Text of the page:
How safe is your pension?
If there’s one thing the last year has reminded us of, it’s that life isn’t always predictable. 2016 was certainly a year of surprises, and the first three months of 2017 have been no different. In some walks of life, many of us hope for the best and expect the worst. But, when it comes to our retirement savings, should our attitude really be the same?
The past year’s events have unfortunately heightened fears regarding the ‘security’ of our pensions. With the BHS pensions debacle hitting the headlines, with Tata Steel UK agreeing to cuts in pensions to secure jobs, and ongoing debate about state pensions, you’d be forgiven for thinking your pension might simply not be there when you reach retirement.
But how substantiated is the fear that our pension money isn’t safe? The key point is that not all pensions are created equally, and therefore, are protected in a variety of ways. In fact, in many cases, you may have more security than you realise.
Pensions – how much and where?
Pensions is a big issue in the UK, with around US$2,868 (£2,299 billion in April 2017) invested in various pension funds, according to the Willis Towers Watson Global Pensions Asset Study 2017*. That is a huge number, so to put it in perspective, that’s the equivalent of almost 20 years of NHS funding based upon 2015/16 levels.
Most of this is invested in occupational pension funds with 82% in old style ‘gilt-edged’ final salary or defined benefit (DB) schemes, according to the Willis Towers Watson study.
DB schemes, recently brought to our attention with the collapse of BHS, commonly promise an income for life equal to a known (defined) percentage of an individual’s career average earnings or their last pensionable salary before retirement, or when they left the scheme. They often have annual increases, perhaps linked to inflation and other benefits for spouses and dependents.
However, well before BHS made the headlines, their ‘gilt’ was looking decidedly tarnished. The costs to employers of offering these generous schemes had risen dramatically, calling into question their future. That’s exactly why the government has launched a consultation into how to make them more sustainable – albeit with a possible hit to inflation protection of member benefits.
The remainder of the pension market is held in defined contribution (DC), or money purchase schemes, which produce a fund that at the point of retirement is used to provide income. For these, while the main concern in previous years was the investment return you could expect from your savings, in today’s market, an equally big question for many is, who is protecting your pension?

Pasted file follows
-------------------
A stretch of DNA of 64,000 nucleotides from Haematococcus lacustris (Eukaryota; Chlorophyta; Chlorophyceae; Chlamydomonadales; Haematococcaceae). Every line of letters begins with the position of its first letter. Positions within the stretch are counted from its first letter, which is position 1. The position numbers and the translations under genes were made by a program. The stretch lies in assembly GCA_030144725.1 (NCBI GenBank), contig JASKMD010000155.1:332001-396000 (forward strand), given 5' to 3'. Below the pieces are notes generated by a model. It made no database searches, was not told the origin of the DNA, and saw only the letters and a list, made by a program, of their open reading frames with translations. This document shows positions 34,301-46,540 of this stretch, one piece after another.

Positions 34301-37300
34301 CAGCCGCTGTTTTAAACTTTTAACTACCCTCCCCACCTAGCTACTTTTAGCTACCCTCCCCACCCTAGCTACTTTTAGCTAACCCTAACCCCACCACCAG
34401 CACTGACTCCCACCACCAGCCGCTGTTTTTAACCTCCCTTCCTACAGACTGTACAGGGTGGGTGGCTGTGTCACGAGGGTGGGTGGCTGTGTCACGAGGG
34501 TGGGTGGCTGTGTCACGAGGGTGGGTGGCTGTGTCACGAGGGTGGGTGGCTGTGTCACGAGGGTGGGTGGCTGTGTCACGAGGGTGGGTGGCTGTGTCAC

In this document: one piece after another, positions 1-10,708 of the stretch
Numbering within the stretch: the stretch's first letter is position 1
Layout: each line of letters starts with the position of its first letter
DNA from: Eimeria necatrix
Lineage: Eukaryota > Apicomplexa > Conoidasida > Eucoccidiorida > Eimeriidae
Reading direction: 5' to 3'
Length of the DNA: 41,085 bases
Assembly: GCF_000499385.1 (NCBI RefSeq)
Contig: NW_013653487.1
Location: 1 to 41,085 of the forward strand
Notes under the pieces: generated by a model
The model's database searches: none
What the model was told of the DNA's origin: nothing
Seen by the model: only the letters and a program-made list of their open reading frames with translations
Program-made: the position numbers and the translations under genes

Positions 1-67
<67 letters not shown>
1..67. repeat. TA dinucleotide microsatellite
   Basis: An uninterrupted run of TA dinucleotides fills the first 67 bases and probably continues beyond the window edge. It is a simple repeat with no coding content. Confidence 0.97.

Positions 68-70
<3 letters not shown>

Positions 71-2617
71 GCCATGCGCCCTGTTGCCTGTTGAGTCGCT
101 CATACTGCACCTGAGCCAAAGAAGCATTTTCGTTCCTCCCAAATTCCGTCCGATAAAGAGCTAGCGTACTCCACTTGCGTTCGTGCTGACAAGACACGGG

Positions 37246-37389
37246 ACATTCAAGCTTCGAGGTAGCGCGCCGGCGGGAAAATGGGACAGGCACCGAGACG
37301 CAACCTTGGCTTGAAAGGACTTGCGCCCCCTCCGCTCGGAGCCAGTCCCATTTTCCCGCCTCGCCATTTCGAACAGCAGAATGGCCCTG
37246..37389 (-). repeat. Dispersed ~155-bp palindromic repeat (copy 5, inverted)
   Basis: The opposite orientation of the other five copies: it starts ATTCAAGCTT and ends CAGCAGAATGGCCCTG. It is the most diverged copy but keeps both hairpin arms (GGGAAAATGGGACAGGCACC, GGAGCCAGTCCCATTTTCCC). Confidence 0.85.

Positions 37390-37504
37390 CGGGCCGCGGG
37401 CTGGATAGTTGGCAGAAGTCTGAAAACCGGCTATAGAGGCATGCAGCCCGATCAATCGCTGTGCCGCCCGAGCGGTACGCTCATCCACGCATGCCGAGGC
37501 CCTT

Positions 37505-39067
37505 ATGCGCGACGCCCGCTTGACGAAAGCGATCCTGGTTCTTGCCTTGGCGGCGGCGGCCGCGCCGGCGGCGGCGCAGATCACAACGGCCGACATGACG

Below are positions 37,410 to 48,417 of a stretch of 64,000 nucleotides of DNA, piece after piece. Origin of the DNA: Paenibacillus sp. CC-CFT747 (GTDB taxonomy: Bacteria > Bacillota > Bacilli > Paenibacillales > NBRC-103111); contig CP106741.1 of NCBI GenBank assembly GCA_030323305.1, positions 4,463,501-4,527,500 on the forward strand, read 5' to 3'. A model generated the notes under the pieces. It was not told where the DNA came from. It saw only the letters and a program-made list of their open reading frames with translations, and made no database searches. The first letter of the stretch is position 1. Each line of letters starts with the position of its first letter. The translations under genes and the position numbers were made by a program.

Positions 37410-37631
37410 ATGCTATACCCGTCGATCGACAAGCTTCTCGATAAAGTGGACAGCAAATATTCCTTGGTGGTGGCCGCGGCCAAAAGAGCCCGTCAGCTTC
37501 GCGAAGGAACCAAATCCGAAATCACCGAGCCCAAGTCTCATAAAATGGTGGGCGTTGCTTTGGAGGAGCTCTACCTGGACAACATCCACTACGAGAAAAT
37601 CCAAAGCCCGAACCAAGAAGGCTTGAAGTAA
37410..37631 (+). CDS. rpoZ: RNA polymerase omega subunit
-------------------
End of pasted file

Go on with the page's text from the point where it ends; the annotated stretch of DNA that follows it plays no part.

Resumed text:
From a security perspective, the issues are very different between DB and DC. There are also big differences if your scheme is run on a standalone basis or through a regulated pension provider. In the latter case, scheme assets are held separately from the employer so benefits built up to date are unaffected by the collapse of a company.
So, what protections are there?
Long before recent events, the government and regulators have been putting in place measures to protect members of DB schemes.
Since 2005, the Pension Protection Fund (PPF) has provided a safety net for final salary pension members whose employer goes bust. It levies a charge on all DB schemes and takes over the pension schemes orphaned by failed businesses and has built up £26 billion of assets which are invested to meet future pension entitlements of members.
Despite certain limitations on the benefits it pays out, for example limiting payments to those not yet retired to 90% of entitlements subject to a further monetary limit, the PPF offers a strong reassurance that if your employer goes under, you won't kiss goodbye to all of your pension plans as well.
For DB schemes winding up before April 2005, there is also the protection of the Financial Assistance Scheme.
Protections within regulations?
The PPF only applies to DB schemes, but that doesn’t mean DC funds do not have safeguards.
Most DC schemes are administered by financial organisations which in turn are subject to stringent regulations. Your pension funds are ring-fenced within the financial organisation to protect them. In other words, providers hold the money separately and the employer neither has access to it nor has the right to access it in the event of bankruptcy or financial difficulty.
The Financial Services Compensation Scheme (FSCS) offers individual consumers a further guarantee against loss if they have a valid claim against a pension provider – or financial adviser – that has gone out of business where they have suffered a financial loss covered by the scheme.
Peace of mind
While there have been some very unfortunate incidents making the pensions headlines recently, it’s important to feel reassured that pensions are more secure than media headlines sometimes suggest. Whether DB or DC – and particularly if your scheme is protected by a regulated pension provider – you can take some confidence that there are a range of protections in place. The riskiest approach for retirement saving would certainly be to rely solely on the state pension and opt out of workplace schemes available.
* Figures are converted back from dollars at a June 2016 exchange level to avoid distortion from the volatility that followed the Brexit and Trump election outcomes.
Transferring or investing your pension may not be the best option for you, you should compare the benefits from your current pension with the estimated benefits of your new pension, including any guarantees and penalties. If you're unsure whether this is right for you or need advice, please speak to a financial adviser.